Limited Liability Company
The LLC - or Limited Liability Company - is the newest form of business incorporation, and is often described as a combination of a corporation and a partnership. It combines the credibility and limited liability of corporations, with the ease of management of a partnership or sole proprietorship. Owners of an LLC are called members.
Advantages of Forming an LLC
- Limited Personal Liability - Members of an LLC have very limited liability for the debts, obligations and actions of their company, meaning they can only be held to them if they have signed a personal guarantee.
- Pass Through Taxation - Although LLCs exist as separate entities, their earnings are not taxed at a corporate level. Any income or loss is reported on members' personal tax returns. This helps them avoid the issue of double taxation faced by C corporations, which have earnings taxed both at the corporate level and on the personal tax returns of their owners.
- Ownership Flexibility - Forming an LLC gives the parties involved a flexible ownership structure that doesn't set limitations on who can be involved. The company can have any number of members, which can include individuals, corporations, foreign entities or even other LLCs.
- Disproportionate Profit Distribution - LLCs also allow members to be flexible in how they split up the company's earnings. This means that profits and losses do not need to be given out according to how much of the company each member owns.
- Relaxed Reporting Requirements - Starting an LLC allows members to avoid many of the corporate formalities of other business entities. While LLCs do have some reporting requirements, they have less annual paperwork and aren't required to keep minutes or hold annual meetings.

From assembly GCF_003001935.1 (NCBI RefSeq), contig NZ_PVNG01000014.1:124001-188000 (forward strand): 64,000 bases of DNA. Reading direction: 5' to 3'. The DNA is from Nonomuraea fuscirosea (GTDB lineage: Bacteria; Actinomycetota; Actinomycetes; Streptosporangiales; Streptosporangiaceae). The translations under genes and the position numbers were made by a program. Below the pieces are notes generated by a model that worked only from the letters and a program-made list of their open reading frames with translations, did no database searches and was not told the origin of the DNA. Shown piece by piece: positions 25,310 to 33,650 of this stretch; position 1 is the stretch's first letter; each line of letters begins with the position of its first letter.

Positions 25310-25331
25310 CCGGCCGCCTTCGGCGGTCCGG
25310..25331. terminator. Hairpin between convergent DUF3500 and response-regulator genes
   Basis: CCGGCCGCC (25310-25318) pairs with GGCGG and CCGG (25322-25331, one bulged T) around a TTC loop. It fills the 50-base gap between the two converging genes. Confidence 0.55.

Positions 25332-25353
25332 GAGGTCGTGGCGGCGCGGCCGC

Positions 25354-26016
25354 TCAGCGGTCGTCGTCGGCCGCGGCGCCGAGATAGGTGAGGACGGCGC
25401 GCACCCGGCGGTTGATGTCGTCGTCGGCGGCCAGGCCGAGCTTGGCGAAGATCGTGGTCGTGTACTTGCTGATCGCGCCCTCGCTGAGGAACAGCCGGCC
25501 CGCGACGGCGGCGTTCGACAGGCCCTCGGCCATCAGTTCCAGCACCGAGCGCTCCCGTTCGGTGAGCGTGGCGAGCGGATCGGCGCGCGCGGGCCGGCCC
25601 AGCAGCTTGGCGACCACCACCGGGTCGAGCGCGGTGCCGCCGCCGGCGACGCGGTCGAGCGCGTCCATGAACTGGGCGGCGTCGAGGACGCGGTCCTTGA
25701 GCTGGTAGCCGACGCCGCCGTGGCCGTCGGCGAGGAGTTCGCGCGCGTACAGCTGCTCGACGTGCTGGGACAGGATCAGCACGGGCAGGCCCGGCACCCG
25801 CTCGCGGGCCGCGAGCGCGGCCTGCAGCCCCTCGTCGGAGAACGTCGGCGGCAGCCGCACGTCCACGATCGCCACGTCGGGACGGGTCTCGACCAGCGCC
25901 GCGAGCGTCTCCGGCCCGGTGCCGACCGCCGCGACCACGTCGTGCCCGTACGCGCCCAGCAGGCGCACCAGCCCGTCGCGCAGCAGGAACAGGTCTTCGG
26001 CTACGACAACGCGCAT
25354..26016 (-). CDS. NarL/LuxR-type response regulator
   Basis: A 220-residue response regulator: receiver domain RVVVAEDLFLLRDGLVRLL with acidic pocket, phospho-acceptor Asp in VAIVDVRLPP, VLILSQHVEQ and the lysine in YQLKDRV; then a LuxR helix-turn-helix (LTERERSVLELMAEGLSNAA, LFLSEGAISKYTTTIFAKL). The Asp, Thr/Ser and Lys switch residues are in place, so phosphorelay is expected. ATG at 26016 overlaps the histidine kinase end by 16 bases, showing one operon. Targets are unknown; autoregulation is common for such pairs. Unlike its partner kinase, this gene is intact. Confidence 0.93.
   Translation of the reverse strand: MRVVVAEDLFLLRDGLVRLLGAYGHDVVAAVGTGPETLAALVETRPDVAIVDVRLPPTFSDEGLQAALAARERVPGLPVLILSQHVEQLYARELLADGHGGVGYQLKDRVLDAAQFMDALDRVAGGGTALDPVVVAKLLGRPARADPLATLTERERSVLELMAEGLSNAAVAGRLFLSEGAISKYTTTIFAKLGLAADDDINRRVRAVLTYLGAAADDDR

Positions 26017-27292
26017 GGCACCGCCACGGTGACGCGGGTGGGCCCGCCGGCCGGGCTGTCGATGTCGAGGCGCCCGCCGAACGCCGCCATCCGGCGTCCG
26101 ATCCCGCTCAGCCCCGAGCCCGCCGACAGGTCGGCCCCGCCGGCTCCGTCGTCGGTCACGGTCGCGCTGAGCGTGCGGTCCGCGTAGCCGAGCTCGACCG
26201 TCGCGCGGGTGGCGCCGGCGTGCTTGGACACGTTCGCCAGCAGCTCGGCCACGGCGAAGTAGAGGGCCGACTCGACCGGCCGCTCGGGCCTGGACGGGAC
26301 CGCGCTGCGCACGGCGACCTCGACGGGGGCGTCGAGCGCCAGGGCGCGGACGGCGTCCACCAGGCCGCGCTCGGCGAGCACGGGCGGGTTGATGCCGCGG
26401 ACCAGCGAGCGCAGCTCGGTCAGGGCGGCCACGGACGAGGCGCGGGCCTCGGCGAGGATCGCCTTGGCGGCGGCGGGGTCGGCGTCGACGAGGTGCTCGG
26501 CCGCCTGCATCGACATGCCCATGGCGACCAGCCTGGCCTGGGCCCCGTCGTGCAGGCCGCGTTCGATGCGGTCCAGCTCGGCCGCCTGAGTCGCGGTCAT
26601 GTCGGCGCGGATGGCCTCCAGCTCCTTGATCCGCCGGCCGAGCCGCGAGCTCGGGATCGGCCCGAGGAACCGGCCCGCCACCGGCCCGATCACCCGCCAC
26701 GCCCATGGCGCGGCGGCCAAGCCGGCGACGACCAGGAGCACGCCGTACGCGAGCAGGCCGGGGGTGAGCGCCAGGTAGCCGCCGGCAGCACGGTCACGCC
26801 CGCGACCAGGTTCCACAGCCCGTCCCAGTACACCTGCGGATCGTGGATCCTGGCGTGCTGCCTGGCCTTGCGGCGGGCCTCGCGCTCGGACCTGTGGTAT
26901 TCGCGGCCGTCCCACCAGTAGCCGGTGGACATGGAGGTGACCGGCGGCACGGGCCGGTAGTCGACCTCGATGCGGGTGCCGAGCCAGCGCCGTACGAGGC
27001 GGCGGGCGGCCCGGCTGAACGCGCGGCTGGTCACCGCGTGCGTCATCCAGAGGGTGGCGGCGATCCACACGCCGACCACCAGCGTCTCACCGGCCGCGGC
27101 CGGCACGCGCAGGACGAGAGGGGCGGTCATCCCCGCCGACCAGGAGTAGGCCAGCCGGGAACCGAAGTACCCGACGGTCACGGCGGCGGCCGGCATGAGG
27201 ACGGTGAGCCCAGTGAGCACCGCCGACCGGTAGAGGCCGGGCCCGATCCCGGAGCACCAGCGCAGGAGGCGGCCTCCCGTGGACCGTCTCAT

Disadvantages of Forming an LLC
- Unattractive to Outside Investors - While LLCs are an attractive format for many types of small businesses, they are not designed for companies that expect to grow significantly or work with venture capital investors. LLCs that do decide they want to pursue outside investment may want to convert their businesses into C corporations.
- Differing Treatment Across State Lines- Because many states have different regulations surrounding LLCs, companies that operate in multiple states may not get consistent treatment.
- Limited Life - The existence of LLCs is not necessarily perpetual, and some state laws require that they be dissolved after a specific length of time (generally 30 to 40 years). The company technically dissolves when one of its members leaves.
- Unavailable for Some Businesses - Certain types of businesses, such as banks and insurance companies, are not allowed to form LLCs.
- Limited Personal Liability
- Pass-Through Taxation
- Flexible Management and Ownership Structure
- Less Formalities and Paperwork
- Existence is not necessarily perpetual
- Newer Type of Business Entity